“Artist’s Wife a Dealer”
The invasion of so many fields of human endeavor, formerly occupied exclusively by men, has been frequently commented upon of late years. The business of dealing in art works has, however, save for a few exceptions here and there, notably Mrs. Sanchez Wilcox, heroine of the sale of the Hirsch attributed Van Dyck to Mrs. Huntington, Miss Elsie De Wolfe and the late Mrs. Fachiri, formerly Mrs. Mitchell Depew, has in this country, at least, remained one in which men were almost exclusively employed.
It has become known of late that for the first time—Mrs. Wilcox and Miss De Wolfe being independent of any art house—an art house, the old picture firm of Knoedler & Co., has added to its staff of employes a woman, namely, Mrs. Albert Sterner, wife of the pastel and watercolor painter and illustrator, who, for the first time in his career, although he has exhibited in New York, is now holding an exhibition of recent works at the Knoedler Galleries.
Mrs. Sterner, according to friends, has been given an important position with the Knoedler house, and was sent abroad to purchase pictures, she having developed much acumen in the securing, purchasing and placing of pictures and unusual taste in their display. The presence of a woman in the Knoedler Galleries in a professional capacity is such a novelty as to attract the attention of many visitors, and the news of Mrs. Sterner’s and the Knoedlers’ new departure has greatly heartened the Suffragists and encouraged them in their new and fresh campaign.
“The Full Stature of Rouault,”
by Alfred M. Frankfurter
At last, at very long last, one of the two or three greatest painters of our time and the only great Christian artist of today receives his just due in this country: Georges Rouault, who of all living masters belongs most to the whole world, is being given his first comprehensive American exhibition in the nearly eighty pictures and further prints which have just been hung to open the new building of the Institute of Modern Art in Boston, then to travel to the Phillips Memorial Gallery in Washington and to the San Francisco Museum of Art. I say “comprehensive” rather than the conventional and here officially used term “retrospective” because it seems to me important to begin with the fact that the formula of chronological analysis and gradual development implied by the theme of retrospect is specifically one that Rouault resists and never rewards. Not only is it impossible, because of Rouault’s own unwillingness and perverseness, to date his output, but at this time it matters very little. The day will come when a full survey of his completed career will have to be made, but for the present, precisely because he is one of the most restlessly alive of modern artists, forever in flux and ferment, his every statement is so interlocked with the next that he must still be considered all of one piece.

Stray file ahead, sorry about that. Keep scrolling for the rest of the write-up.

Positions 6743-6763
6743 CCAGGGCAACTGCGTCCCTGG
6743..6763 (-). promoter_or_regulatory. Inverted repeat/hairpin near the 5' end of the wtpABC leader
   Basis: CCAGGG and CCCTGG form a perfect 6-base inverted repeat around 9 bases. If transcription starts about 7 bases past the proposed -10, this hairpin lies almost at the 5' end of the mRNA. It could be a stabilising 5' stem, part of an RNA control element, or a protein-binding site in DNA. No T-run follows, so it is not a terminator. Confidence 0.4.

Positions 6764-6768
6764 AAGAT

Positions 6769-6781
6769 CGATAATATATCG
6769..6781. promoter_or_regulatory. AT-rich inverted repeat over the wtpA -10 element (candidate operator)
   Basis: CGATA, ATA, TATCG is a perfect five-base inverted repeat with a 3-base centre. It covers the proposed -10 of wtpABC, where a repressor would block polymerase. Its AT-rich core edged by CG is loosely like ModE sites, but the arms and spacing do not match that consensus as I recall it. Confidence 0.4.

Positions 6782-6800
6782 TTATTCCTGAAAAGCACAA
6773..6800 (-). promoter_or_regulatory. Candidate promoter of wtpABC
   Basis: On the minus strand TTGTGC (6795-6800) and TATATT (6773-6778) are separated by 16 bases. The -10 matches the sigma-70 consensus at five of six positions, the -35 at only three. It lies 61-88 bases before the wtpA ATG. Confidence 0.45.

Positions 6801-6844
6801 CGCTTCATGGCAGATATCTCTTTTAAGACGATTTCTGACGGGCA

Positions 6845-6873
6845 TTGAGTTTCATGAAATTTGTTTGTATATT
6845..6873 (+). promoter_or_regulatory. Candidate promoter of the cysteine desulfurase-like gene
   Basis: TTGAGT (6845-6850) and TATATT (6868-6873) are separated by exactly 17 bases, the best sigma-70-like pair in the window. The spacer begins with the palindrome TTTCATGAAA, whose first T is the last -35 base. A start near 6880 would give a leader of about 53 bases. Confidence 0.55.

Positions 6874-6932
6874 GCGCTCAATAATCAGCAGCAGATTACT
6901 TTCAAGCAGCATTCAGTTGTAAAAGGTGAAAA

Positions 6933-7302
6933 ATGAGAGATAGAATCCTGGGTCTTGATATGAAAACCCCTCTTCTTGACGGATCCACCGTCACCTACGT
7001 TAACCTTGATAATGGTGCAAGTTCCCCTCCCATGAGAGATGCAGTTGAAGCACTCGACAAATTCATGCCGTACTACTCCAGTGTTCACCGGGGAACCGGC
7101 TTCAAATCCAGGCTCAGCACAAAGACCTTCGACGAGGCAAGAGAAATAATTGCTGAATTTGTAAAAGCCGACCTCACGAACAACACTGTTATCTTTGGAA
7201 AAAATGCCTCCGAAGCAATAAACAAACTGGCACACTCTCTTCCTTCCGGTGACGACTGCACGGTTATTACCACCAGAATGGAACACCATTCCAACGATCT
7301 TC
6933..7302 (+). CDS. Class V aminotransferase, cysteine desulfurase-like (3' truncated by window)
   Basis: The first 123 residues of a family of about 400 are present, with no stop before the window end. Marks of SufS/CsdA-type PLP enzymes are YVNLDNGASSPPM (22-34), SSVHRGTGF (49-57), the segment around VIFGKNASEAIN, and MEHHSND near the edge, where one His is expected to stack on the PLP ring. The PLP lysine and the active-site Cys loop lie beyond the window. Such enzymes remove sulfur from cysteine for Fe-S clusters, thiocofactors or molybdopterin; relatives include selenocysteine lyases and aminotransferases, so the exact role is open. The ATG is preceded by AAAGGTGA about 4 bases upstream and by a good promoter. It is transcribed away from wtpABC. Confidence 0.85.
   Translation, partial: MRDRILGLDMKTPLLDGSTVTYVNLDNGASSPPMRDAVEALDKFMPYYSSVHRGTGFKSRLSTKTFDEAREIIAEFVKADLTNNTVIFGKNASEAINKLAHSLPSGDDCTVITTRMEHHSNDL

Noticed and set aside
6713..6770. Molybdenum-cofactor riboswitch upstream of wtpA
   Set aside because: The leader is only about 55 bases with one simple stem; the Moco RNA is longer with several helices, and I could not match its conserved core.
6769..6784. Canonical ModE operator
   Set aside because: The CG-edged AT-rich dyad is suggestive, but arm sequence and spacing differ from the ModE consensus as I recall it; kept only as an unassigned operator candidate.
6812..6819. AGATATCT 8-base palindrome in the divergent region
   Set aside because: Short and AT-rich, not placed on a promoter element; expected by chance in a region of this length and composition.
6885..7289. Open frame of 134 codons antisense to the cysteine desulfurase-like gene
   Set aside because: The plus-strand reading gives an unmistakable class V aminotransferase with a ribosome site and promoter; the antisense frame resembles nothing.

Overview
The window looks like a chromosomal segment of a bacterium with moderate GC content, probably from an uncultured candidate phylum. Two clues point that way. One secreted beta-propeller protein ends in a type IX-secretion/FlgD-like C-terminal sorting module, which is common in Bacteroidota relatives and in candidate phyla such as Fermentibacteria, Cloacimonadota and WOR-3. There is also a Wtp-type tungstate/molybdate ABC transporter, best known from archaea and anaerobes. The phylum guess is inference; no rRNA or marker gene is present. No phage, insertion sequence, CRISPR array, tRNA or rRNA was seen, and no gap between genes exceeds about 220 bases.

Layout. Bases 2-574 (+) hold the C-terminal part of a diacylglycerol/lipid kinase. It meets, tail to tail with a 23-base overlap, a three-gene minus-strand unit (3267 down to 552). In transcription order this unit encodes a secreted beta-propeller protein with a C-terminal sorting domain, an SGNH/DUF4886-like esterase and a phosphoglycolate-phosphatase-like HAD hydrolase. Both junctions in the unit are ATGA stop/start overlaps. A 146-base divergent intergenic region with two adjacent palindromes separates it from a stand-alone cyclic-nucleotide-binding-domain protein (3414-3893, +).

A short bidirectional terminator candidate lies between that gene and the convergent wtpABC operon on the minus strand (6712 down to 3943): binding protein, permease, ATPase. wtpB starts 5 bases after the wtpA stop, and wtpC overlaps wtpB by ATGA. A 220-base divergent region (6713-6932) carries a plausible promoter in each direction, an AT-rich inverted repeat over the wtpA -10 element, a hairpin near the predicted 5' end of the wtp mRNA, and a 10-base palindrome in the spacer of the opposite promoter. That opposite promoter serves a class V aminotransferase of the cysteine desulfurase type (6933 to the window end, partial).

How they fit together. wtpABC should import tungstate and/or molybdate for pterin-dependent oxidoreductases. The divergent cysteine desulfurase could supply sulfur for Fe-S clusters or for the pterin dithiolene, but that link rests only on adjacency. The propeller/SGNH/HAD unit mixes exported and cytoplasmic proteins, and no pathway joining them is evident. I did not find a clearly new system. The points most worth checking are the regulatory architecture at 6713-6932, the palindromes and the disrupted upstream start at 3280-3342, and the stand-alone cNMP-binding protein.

“Painter to the New York Poets,”
by Ted Berrigan
Jane Freilicher is a poet’s painter who may yet become the public’s painter. Her latest exhibition [de Nagy; Nov. 2-20] continues to look both traditional and radical, because she has always been occupied with the problem of “realism” vs. “abstraction.” “As soon as I do something that seems very tenuous I get bored with it,” she says, and adds, “when I get more and more specific I begin to feel cloistered.”
She is interested in what is seen, in what is felt and in art—not necessarily in that order. Thus her models, along with the outside world, include art and herself. She is at times consciously imitative of the old masters (e.g., Titian, Vuillard, her two favorites), but in a first-hand way. Nature, for her, is what she is (feels), perhaps more than what she sees.
“Inside Europe ’90:
Young Turks and Old Masters,”
by Andrew Graham-Dixon
On a sunny day last December the magisterial Rembrandt Research Project (RRP) announced it was deattributing several “Rembrandts” in British collections. The Duke of Westminster, owner of the Portrait of the Painter Hendrick Martensz Sorgh and its pendant, a portrait of Sorgh’s wife, went to bed that night approximately £20 million, or about $32 million, poorer. An even bigger loser was the Wallace Collection, which found that its Self-Portrait and its Landscape with a Coach, always considered on of the painter’s masterpieces were no longer thought to be by Rembrandt.
The Wallace Collection has now become the epitome of what has been jokingly termed “the Rembrandt drain.” When the Fourth Marquess of Hertford bequeathed his collection to the nation in 1870, he believed it contained 13 Rembrandts. After more than a century of reassessment, those 13 have dwindled to one. Josua Bruyn of the RRP commented, with rare eloquence, that “it is impossible to carry the torch of truth through a crowd of people without singeing somebody’s beard.”
A version of this story originally appeared in the November 2015 issue of ARTnews on page 96.